What would you do different — and for example, if you could, would you continue building the border wall? 

JENNER:  I am all for the wall. I would secure the wall. We can’t have a state — we can’t have a country without a secure wall. 

You have two questions here. One is stopping people from coming in illegally into the state, and then the second question is, what do we do with the people that are here? 

We are a compassionate country. OK, we are a compassionate state. Some help, I mean, some people, they’re — we’re going to send back, OK, no question about that. 

But I have met some of the greatest immigrants into our country. I had a guy the other day, and he was Spanish, and I’ve known him for 17 years. And I said, you know what, come over here, I want to learn something.

You know, what is — what is your status? And he said, I’ve been in this country 17 years. This is a gentleman, I mean, this is the greatest guy. I want him to be a U.S. citizen. OK? He’s an asset to this state and to this country. But he’s been trying for 17 years to get citizenship. 

He says, I’m hoping — 

HANNITY:  Did he come in illegally or did he stay — over? 

JENNER:  I think he was on a visa. 

HANNITY:  On a visa. 

JENNER:  Yeah — and stayed. 

But he’s been there, but he’s lost two jobs because he didn’t have legal status. He finally got this other job where I met him. And he is the nicest, greatest guy. He would make — I mean, I would do everything for him to stay here. 

And so, you have to deal with it. We have to modernize. We have not modernized our immigration system in the United States to make it possible for people to immigrate into this country — 

(CROSSTALK)   

HANNITY:  Let me ask this question. 

(CROSSTALK) 

JENNER:  Such a ridiculous process (ph). 

(CROSSTALK) 

HANNITY:  Would you allow the state to work with and enforce the laws? 

In other words, people get out of jail, they are supposed to be deported, would you eliminate all of the sanctuary status that currently exist in this state? 

JENNER:  I would do my absolute best to do that. It’s not going to be easy. 

But I will do —   

HANNITY:  Stay right there.

(CROSSTALK)   

JENNER:  — my absolute best. I am for securing this state. I am pro-law enforcement; I am pro-border protection, OK? ICE, pro-ICE. We need these people, and they do a wonderful job.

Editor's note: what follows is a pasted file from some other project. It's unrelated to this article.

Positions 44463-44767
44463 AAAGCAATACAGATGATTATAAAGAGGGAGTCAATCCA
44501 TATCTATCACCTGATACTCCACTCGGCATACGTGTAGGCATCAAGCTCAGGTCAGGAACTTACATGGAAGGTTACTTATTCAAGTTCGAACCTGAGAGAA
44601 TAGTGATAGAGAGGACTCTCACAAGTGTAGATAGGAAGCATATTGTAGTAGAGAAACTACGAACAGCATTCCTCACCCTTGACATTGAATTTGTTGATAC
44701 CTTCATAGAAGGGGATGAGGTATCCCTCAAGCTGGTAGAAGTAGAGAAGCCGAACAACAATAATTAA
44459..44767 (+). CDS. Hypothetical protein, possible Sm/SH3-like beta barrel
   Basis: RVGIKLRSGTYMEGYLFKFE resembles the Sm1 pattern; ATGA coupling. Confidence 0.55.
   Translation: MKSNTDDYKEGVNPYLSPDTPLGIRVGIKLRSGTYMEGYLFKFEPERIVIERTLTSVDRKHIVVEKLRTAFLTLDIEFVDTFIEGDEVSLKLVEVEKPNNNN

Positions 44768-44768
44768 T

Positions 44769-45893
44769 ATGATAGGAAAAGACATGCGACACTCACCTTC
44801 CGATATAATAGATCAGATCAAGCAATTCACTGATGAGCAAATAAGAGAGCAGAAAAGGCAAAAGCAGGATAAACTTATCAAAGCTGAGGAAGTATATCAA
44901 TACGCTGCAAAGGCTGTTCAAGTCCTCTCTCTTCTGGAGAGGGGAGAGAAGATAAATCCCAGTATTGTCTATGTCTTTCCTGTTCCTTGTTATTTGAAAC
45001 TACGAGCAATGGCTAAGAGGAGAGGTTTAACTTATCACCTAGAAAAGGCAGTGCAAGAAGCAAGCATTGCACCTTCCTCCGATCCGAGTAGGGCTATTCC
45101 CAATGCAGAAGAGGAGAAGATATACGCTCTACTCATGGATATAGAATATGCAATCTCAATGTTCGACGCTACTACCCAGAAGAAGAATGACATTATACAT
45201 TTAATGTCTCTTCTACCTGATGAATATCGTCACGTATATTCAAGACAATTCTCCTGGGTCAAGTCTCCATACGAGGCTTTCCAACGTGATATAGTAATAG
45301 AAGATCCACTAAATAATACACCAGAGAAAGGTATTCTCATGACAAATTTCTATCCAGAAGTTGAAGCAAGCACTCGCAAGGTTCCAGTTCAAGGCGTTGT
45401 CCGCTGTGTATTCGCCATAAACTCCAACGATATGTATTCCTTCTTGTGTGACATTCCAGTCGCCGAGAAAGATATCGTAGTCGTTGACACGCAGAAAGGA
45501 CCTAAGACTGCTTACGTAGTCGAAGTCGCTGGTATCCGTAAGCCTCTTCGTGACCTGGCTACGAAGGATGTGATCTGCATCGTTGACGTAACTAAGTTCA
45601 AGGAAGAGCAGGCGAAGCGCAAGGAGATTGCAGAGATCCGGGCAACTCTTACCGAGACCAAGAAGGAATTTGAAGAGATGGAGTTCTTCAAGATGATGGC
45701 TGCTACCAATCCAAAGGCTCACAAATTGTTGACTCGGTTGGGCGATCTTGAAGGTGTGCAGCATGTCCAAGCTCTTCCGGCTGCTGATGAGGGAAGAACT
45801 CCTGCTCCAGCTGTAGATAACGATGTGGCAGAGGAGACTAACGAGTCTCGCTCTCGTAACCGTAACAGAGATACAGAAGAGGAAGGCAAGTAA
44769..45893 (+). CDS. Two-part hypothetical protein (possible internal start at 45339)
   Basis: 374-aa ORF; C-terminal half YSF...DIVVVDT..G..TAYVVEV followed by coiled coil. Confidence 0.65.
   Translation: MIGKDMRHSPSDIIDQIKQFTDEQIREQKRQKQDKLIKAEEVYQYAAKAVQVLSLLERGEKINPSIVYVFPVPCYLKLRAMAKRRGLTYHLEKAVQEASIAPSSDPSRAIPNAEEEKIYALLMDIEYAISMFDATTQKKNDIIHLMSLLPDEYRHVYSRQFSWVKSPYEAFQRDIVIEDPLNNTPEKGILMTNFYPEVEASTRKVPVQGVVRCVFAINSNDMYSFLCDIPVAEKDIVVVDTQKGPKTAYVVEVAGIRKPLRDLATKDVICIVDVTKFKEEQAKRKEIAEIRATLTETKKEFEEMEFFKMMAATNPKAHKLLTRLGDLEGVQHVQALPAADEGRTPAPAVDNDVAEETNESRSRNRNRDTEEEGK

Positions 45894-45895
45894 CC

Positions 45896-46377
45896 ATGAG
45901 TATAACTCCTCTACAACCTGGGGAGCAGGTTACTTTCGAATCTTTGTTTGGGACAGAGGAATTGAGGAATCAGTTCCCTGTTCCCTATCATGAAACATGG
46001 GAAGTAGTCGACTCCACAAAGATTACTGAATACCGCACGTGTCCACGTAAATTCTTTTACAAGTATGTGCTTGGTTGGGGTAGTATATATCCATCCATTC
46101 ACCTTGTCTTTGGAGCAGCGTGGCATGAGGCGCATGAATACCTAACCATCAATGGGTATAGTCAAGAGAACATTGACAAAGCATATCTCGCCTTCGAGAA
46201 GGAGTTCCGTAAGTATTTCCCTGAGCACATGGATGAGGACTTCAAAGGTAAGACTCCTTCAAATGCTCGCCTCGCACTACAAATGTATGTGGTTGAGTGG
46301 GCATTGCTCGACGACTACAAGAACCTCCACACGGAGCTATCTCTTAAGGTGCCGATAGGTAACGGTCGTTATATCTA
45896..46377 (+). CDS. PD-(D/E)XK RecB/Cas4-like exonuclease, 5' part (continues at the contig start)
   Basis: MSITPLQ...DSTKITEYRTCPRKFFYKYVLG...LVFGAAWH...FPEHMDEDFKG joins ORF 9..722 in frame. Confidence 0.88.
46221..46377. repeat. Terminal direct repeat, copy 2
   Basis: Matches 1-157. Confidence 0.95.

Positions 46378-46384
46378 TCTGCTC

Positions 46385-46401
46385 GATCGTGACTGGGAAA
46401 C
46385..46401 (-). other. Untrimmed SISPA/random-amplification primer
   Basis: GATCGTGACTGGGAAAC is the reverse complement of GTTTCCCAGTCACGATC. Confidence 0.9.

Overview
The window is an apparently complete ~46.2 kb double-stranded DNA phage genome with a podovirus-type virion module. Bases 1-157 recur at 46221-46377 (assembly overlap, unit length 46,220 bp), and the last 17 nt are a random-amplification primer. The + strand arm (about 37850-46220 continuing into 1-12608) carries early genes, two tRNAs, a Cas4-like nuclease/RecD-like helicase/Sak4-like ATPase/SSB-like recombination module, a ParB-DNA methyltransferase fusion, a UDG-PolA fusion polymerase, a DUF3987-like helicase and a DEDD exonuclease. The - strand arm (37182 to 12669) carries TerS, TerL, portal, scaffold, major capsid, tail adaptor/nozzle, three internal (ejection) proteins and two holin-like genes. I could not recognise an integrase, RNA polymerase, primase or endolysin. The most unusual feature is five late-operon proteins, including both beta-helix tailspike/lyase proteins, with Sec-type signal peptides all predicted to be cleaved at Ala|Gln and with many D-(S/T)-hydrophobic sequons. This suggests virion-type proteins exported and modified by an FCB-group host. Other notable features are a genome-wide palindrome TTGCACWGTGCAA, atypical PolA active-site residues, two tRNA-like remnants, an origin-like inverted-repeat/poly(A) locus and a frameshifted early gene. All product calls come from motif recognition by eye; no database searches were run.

HANNITY:  We have a lot more to get to. Out of time. Thank you for being with us. 

When we come back, more with Caitlyn Jenner, and also, we’ll get her take on Silicon Valley’s big tech censorship, so much more, a lot of ground to cover. Thanks for being with us. 

(COMMERCIAL BREAK) 

(NEWSBREAK)

HANNITY:  All right, as we continue to broadcast, sunny Southern California, the highest taxed state in the country, for the hour, we continue with California gubernatorial candidate, Caitlyn Jenner. 

All right, let me — let me get to this issue. On the issue of girls’ 

transgender sports, created a controversy. That was interesting to me, and your comments to Joy Behar, we’ve got bigger problems — 

JENNER:  Yes. 

HANNITY:  — than pronouns in the state of California. 

My — Joy Behar and I agree on nothing, but I thought that was very gracious of you, and I agreed with you, I don’t think she did it on purpose. 

JENNER:  No, no, most people — honestly my mother at times misgenders me. 

By the way, my mother — 

HANNITY:  Yes. 

JENNER:  — OK, she was — during World War II, she was a parts inspector for the Avenger Aircraft. She is a patriot; I love her to death. She’s living up in Idaho. 

My mother loves you, watches you — 

HANNITY:  She — 

JENNER:  — every night. No — 

HANNITY:  Thank you. 

JENNER:  — she watches you every night, calls me after the show to discuss everything on HANNITY. So, in 10 days — 

HANNITY:  Yes. 

JENNER:  — she turns 95. 

HANNITY:  I’m calling mom.